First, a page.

Coronavirus Special Coverage

A collection of news posted throughout the week for those that want signal, not noise.

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COVID-19: key developments for Thursday, March 26, 2020

The US now has the most cases in the world: 81,846.  Over 50,000 cases were added to the global total overnight. Worldwide cases surpass 500,000.

Close to 150 nursing homes in the US are impacted by COVID-19. CDC and CMS aren’t disclosing the locations of these facilities to the public. 19 nursing homes are in Florida, but Florida officials are also refusing to disclose the locations of the facilities. Privacy is the touted reason for the lack of disclosure. But what about the public’s need to know? Doesn’t the public have the right to this information? Are these facilities still accepting admissions?

Antibody treatment for critically ill patients to begin in NY this week. Plasma from recovered COVID-19 patients was found helpful in neutralizing the infection in ill patients in China and hospitals are eager to try it here. Hospitals in NY and throughout the US will need to identify more patients who have recovered in order to procure the much-needed plasma. Serological (blood) tests created by Dr. Florian Krammer and others can be used to identify those who have already recovered.

SARS-CoV-2 seems to be relatively slow to mutate. This is good news from the vaccine-efficacy perspective. Hopefully the vaccines that are produced will be effective for years.

A randomized, controlled trial (RCT) shows chloroquine is not efficacious against COVID-19. 15 subjects received the drug and 15 got treatment as usual. There were no significant differences in outcome. The number of subjects is still small, but the subject numbers have been small in all of the studies and the RCT is the strongest study design so far. An RCT of Lopinavir-Ritonavir also showed no significant difference in outcome. Now what?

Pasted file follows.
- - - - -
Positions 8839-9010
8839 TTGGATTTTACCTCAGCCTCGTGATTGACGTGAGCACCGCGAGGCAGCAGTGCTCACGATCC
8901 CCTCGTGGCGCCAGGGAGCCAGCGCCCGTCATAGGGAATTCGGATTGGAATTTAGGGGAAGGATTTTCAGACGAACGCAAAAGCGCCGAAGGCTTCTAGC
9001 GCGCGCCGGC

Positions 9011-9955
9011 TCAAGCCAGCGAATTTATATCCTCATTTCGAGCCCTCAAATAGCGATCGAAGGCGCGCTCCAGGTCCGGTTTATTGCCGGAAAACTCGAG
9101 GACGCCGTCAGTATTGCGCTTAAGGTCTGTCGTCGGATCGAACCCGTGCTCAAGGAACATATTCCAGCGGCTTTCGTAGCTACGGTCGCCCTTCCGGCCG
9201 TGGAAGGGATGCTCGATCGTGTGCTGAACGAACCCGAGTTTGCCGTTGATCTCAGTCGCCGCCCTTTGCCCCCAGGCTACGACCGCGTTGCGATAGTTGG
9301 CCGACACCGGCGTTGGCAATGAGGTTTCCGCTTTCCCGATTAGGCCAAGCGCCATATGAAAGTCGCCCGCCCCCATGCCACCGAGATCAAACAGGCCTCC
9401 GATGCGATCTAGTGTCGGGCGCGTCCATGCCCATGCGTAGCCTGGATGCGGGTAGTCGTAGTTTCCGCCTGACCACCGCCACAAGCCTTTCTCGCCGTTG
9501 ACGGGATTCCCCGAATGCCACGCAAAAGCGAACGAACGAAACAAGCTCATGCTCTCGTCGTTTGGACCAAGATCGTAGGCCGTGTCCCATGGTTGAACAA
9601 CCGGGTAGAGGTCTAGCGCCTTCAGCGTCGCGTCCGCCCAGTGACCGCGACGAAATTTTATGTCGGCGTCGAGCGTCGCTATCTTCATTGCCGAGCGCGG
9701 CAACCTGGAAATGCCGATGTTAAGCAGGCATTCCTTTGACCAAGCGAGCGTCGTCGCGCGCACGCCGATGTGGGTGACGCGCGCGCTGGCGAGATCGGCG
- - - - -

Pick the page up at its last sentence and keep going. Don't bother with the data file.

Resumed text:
Spin a COVID globe!

The Mayor of Walton, Kentucky completely loses his mind:

Economic woes continue. 3.3 million jobless claims. Let that sink in:

In the Pacific, a COVID-19 outbreak sidelines deployed aircraft carrier Theodore Roosevelt

Coronavirus: Britons saying final goodbyes to dying relatives by videolink

Five Ways COVID-19 Is Changing Global Migration

To show just how insane this week’s unemployment numbers are, I animated initial unemployment insurance claims from 1967 until now. These numbers are just astonishing.

Did I already have coronavirus? Experts say maybe, but it doesn’t mean you’re immune

Virus Outbreak: Rice cookers effective mask sterilizers, study says

County jails in Metro Detroit begin releasing some inmates in attempt to slow coronavirus (COVID-19) spread



    • DC Rick

      Not sure if you’ve seen this yet, and I’m struggling to find/verify their data sources, but I found this interesting (there is a state based drop down and national summary) – would love a second opinion from someone with a critical eye:
      https://covid19.healthdata.org/projections

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      • Stephanie Arnold DC Rick

        This is really cool, thanks for sharing it. It looks like it’s by folks at the University of Washington. The quality of the data coming out is only as good as the quality of the data going in, and although I cannot attest to that quality, it is certainly worth playing with the scenarios. Scary but fascinating!

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      • Isabel DC Rick

        Thanks for posting this! I read some details on their site, and it sounds like they are calculating it using number of deaths as their starting point.

        My understanding is that it works something like this =  e.g. 1st death on March 24th (I’m using Alameda County in Bay Area) as an example. So calculating backwards that means that about 100 people had it (1% death rate), about 17 days earlier (approx. days until death, I think). So therefore we can calculate that about 100 cases existed in Alameda County around Mar 6th. Then if it doubles every 3 days, calculate forward from there to get projections. That is my rough understanding based on this article too: https://coronadotimes.com/news/2020/03/18/the-sober-math-everyone-must-understand-about-the-pandemic/

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